To fry the tortilla, heat a comal (a heavy, flat griddle) or cast iron pan. To check if the comal is hot enough to fry tortillas, sprinkle water on it. If the water droplets dance and immediately evaporate, it’s ready. Place the patted-out tortilla face down on the pan. Let the tinfoil on for a few seconds. The heat will loosen it and it should peel off easily.
Fry for about one minute, or until brow spots begin to appear. Flip and fry for about 30 seconds more. Do not fry the tortilla too long or it will turn into a cracker.
We love fresh warm tortillas with fajitas, burritos, BBQ chicken, stew beans, and eggs to name a few. Place leftover tortillas in a bag in the fridge. To use, wrap the stack in a damp paper towel and microwave for 30 seconds, or until soft and pliable. Or, if you have a gas stove, quickly dip the tortillas, one at a time, in water so that the outside is wet, but do not allow the tortilla to become soggy. Turn the gas burner on low and lay the tortilla directly on the grate. Let it there for a few seconds and flip it. This method makes them taste the most like they’ve been freshly fried.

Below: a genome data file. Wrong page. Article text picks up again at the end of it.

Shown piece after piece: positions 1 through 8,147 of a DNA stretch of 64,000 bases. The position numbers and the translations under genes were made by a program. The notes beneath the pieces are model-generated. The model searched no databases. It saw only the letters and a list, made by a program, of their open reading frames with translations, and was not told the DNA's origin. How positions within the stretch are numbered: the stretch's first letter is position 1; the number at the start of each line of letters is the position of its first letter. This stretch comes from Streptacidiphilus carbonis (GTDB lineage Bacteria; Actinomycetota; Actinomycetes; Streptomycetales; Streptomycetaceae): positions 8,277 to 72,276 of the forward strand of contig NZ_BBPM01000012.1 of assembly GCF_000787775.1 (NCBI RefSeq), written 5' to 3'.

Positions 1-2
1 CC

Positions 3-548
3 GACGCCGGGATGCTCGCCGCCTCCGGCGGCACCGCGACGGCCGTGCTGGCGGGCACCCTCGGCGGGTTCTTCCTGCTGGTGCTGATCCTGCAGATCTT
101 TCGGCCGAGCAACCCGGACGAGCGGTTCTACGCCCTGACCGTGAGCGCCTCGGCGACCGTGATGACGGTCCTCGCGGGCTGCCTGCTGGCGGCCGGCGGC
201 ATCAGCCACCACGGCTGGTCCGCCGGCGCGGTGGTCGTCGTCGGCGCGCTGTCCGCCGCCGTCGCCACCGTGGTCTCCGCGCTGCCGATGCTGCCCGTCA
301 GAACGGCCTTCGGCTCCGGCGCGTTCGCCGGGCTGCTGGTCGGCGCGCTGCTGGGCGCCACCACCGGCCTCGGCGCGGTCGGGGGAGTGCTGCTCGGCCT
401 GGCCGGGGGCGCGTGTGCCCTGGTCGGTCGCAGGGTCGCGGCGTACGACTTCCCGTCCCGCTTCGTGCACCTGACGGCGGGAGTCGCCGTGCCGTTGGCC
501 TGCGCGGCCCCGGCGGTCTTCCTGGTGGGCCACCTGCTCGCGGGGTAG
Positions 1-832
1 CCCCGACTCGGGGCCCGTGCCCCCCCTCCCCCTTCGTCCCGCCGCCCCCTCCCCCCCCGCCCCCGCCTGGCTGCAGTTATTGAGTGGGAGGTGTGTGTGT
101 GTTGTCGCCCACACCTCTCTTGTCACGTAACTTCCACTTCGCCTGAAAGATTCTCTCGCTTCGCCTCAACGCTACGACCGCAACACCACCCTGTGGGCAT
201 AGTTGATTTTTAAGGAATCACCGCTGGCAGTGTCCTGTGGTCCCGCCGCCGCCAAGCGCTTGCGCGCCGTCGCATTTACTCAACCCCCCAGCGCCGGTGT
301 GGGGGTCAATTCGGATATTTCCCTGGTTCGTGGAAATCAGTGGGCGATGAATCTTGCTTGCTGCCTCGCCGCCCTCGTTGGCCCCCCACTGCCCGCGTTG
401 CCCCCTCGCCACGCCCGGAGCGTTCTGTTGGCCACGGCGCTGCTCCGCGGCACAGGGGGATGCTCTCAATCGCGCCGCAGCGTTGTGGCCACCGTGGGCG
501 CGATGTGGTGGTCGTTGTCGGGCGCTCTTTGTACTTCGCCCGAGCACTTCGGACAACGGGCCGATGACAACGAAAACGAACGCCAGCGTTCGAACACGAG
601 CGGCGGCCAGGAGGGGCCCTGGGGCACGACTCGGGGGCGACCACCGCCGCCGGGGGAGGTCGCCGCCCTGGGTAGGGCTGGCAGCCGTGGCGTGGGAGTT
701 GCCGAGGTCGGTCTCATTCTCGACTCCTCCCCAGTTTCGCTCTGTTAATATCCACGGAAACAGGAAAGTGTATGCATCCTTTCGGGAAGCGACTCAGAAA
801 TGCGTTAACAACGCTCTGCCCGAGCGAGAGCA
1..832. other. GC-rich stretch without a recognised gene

4 heaping cups of flour
3 tsp baking powder
1 1/2 tsp salt
1/4 c shortening or lard
About 1 3/4 C water
Combine flour, baking powder, and salt in a large bowl. Rub in shortening with your fingers until well distributed. Gradually add water, mixing until the dough is moist, but not sticky. Dump dough onto counter top and knead by pushing the dough away from you with the heel of your palm. Gather into a lump and knead again until smooth, about 10 times. Pinch dough into 12-15 portions and roll between cupped palms to make a smooth ball. Let set for 10-30 minutes. Trace a plate or bowl onto a piece of tinfoil and cut it out. Grease the tinfoil. Place fingers in the center of the tortilla ball and stretch dough toward outer edge of tinfoil. Rotate and repeat. Continue stretching the dough to the edges til it is thin, but not so thin that it has holes. Place tortilla on hot comal (a flat, heavy griddle) or cast iron pan, waiting for a few seconds to remove the tinfoil. Allow to bake for about a minute, til brown spots begin to show. Flip to the other side and bake another 30 seconds or so.
For improved flavor and texture, make several hours or a day ahead, and place balls in fridge. Allow to come to room temperature before patting out.